Commuter belt is becoming increasingly more elastic - IPAV

Pat Davitt, CEO of IPAV. Photo: Creative Photography

Pat Davitt, CEO of IPAV. Photo: Creative Photography

The Institute of Professional Auctioneers & Valuers (IPAV ) says Irish consumers can get used to the price of housing continuing to rise until supply increases.

The IPAV made the comments in response to the latest CSO report which showed a 7.3 per cent national increase in the cost of housing in comparison to September last year. This accounts for an increase of 5.4 per cent in Dublin and 11 per cent elsewhere.

Pat Davitt, the IPAV’s chief executive, said that while evidence remains to be gathered it would appear at this early stage that the Government’s Help-to-Buy scheme may be succeeding in giving some confidence to the market.

“The overly strict Central Bank mortgage lending rules have been hampering not just first-time buyers but overall confidence in the market, although there are still very stubborn cost issues impeding building,” he said.

He called on the Government to revise the new Help-to-Buy scheme for first-time buyers by extending it to include secondhand homes: “Such a move would enable first-time buyers to purchase homes in a wider range of areas, for example, closer to their families, rather than having to move to a more limited number of areas where new homes are being built,“ he said.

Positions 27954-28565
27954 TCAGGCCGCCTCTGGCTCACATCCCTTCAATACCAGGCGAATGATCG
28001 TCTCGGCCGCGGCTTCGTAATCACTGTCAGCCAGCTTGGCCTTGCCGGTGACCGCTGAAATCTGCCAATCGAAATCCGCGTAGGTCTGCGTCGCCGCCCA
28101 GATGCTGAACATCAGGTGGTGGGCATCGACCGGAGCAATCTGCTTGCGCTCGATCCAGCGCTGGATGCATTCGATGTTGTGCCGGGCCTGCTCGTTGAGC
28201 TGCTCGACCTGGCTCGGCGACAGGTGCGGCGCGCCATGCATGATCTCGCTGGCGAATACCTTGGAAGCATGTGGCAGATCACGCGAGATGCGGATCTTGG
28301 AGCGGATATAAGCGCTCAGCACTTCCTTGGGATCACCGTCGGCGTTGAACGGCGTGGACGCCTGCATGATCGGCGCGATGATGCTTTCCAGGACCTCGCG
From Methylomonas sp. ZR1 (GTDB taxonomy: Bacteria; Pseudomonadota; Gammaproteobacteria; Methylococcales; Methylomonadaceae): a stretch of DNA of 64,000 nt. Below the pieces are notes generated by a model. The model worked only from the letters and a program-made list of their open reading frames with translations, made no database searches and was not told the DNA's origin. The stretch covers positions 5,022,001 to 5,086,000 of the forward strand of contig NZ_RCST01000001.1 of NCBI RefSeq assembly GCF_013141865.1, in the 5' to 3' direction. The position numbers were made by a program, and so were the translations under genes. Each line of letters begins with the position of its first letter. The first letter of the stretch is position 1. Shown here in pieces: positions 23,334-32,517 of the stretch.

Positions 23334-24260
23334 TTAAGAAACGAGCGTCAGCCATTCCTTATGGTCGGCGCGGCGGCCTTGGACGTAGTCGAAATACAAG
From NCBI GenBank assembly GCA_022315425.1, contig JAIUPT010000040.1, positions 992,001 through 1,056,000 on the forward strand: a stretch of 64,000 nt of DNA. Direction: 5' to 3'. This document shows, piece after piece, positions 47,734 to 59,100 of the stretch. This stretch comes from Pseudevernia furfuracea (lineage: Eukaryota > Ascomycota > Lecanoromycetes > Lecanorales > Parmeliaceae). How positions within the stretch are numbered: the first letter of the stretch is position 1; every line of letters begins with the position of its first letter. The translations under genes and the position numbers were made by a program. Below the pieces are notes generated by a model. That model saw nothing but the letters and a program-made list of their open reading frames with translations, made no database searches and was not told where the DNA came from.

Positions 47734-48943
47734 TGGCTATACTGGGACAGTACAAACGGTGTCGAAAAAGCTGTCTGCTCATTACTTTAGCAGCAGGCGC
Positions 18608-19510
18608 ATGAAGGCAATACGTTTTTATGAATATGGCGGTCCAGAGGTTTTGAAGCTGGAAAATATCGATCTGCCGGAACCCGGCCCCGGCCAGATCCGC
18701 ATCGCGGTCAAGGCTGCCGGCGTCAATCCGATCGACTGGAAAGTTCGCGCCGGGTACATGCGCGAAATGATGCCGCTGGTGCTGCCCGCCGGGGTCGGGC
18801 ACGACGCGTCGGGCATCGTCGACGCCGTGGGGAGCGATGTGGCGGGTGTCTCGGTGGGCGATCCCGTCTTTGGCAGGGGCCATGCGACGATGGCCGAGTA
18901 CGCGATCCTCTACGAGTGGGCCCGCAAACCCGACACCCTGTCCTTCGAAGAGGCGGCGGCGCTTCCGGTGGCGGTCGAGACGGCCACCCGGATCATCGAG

Mr Davitt added that it was notable in the recent CSO report that the highest increases are now happening in the Midlands: “The commuter belt is becoming very elastic as people are being priced out of Dublin,” he said. “As we saw in the recent Daft Rental Report, it is now substantially cheaper to buy than rent in most parts of the country, even factoring in a 2 per cent increase in interest rates.

“Extending the Help-to-Buy scheme would also facilitate greater movement in the property market, and ultimately this would be more effective in helping supply constraints and would have a positive knock-on impact along the line in alleviating the overall problem. Whether the Help-to-Buy scheme is extended to secondhand homes or not, prices will continue to increase until they reach the level at which new homes are selling, unless the Government does something to bring down new home prices.”

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